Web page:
September 30, 2013 9:33:37 AM
Sarah Fowler - firstname.lastname@example.org
Baptist Memorial Hospital-Golden Triangle is encouraging women to educate themselves on breast health.
The hospital will offer three, free classes during October, which is National Breast Cancer Awareness Month, as a way to provide women with tips and tools to lead a healthier lifestyles, prevent cancer and learn about the benefits of early detection should cancer occur.
One out of every eight women will be diagnosed with breast cancer, according to the American Cancer Society. To combat that number, Dr. Velmalia Matthews-Smith, a medical oncologist at BMH-GT, suggested offering educational classes during October. The hospital has hosted the weekly talks for the past two years and the talks have been a great success, according to Baptist employee Amanda Mordecai.
Mordecai, who works in the cancer unit at the hospital, said women diagnosed with breast cancer "belong to a club they didn't desire to join." By educating the community, Mordecai hopes women can learn lifesaving tools.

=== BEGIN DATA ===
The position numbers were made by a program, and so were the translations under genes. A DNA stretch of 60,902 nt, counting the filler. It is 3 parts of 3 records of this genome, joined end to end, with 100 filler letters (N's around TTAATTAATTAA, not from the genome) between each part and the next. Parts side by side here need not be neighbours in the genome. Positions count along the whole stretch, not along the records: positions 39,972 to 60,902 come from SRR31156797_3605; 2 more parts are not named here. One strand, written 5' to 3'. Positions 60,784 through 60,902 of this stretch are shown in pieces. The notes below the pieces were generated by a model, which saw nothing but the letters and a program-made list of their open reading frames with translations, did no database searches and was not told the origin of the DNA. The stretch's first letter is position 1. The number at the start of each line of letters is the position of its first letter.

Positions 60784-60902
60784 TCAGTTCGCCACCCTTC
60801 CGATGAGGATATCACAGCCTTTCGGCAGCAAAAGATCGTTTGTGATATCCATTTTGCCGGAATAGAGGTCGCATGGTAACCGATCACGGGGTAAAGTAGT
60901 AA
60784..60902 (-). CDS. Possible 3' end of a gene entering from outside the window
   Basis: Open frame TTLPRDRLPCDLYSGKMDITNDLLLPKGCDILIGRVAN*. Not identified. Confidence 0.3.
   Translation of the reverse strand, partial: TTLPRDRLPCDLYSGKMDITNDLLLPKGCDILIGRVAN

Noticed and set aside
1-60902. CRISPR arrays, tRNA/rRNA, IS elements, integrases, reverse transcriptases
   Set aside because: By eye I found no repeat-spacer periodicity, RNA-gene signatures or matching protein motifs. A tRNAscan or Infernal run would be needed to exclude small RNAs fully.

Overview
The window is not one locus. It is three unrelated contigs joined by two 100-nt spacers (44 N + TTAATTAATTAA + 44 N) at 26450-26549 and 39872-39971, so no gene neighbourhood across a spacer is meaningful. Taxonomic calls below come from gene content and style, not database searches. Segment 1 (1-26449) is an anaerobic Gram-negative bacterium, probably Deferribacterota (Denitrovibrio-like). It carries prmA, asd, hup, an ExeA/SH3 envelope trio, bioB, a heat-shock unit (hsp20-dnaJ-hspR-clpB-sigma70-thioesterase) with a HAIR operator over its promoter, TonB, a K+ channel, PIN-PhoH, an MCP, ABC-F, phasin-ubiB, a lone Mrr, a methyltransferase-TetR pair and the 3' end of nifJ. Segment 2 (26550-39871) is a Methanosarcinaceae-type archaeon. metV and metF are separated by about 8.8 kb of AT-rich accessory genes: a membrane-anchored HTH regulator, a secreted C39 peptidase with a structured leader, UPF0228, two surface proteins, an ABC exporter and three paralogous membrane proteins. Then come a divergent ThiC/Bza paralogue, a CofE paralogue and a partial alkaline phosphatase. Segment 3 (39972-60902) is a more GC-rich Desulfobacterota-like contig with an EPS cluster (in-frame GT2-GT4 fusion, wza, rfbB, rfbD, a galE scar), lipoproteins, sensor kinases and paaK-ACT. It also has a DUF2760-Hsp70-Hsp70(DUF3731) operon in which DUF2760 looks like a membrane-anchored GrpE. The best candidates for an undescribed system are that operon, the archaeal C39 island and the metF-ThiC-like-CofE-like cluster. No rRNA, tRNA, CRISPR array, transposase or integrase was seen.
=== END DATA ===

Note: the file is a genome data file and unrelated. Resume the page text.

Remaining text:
"Prevention and early detection is the key in breast cancer," she said. "Also, living a healthy lifestyle is very important in cancer prevention."
The hospital's first class is Wednesday in the Patient Tower. Set up as an educational luncheon, the classes will focus on healthy food choices, the importance of an active lifestyle and the role genetics can play in breast cancer diagnosis.
"At BMH-GT we want to do our part in making our community healthier," Mordecai said. In an effort to ensure they are serving the community in the best way possible, Baptist hospitals recently underwent a community health assessment.
"Our hospital, along with other Baptist hospitals, received results from a comprehensive community needs health assessment," Mordecai said. "This assessment revealed several health areas in our community that need work. Our hospital plans to gear educational classes around these needs. Two of the areas mentioned were obesity and access to care. Access to care includes prevention and early detection to all cancers."
In addition to tips on healthy living, the luncheons will also educate women on the latest breast cancer screenings.
For more information, contact Baptist at 662-244-2923.
Sarah Fowler covers crime, education and community related events for The Dispatch.